University of Sussex
2018-10-11_Baker-Geiringer_Space-Text-Selfhood_accepted-manuscript.pdf (210.73 kB)

Space, text and selfhood: encounters with the personal computer in The Mass Observation project archive, 1991-2004

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journal contribution
posted on 2023-06-09, 15:28 authored by James Baker, David Geiringer
While the advent of the home computer in 1990s Britain has been well documented by historians of computing and technology, there remains little research on the everyday experience of this phenomenon. In this article, we use material held in The Mass Observation Project (MOP) archive to explore the way men and women in late-modern Britain experienced and understood the changes brought about by home computing. The reflexive and yet private nature of responses held in the MOP archive make it an important window into the cultural and social contexts in which personal computers were encountered. Our research indicates that the advent of the home computer brought about a number of historically-specific changes in the way Mass Observers scribed and composed their written communications. The processes through which people turned ideas into text were irreversibly recalibrated by the possibilities of saving, editing, copy and pasting on screen. As personal computer resources moved from being predominantly accessible at work to being a staple part of the home, the lines between labour and leisure, business and pleasure and the personal and the professional were blurred. Ultimately, evidence from the Mass Observation Archive indicates that the advent of the home computer had a significant effect on the processes through which individuals composed a sense of self on a day-to-day basis. It introduced new tensions, possibilities and anxieties to the act of negotiating a ‘modern’ identity. Building on this insight, our paper makes interventions in two areas: the history of writing and the history of the home. Placed alongside one another, these findings open up suggestive new questions for the heavily contested historiographical trope of the late-modern ‘self’.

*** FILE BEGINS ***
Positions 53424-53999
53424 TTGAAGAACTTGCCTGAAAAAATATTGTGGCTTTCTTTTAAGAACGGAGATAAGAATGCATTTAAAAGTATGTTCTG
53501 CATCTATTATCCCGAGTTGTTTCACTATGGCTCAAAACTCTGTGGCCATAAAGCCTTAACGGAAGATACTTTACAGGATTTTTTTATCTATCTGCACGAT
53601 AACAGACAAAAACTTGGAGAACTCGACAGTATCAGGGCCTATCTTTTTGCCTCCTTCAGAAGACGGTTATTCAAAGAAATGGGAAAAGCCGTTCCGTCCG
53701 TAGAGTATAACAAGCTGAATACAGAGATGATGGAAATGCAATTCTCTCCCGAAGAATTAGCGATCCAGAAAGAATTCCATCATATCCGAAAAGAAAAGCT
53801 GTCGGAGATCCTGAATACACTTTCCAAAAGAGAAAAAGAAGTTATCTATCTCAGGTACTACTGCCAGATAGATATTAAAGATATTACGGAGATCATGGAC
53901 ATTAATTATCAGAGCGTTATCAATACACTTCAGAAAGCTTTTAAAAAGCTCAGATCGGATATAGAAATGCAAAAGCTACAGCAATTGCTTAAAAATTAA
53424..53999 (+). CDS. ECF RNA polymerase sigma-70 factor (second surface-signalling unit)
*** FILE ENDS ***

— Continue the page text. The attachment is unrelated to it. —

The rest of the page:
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  • Published

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  • Accepted version


Contemporary British History




Taylor & Francis

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  • History Publications

Research groups affiliated with

  • Centre for Life History and Life Writing Research Publications
  • Sussex Humanities Lab Publications

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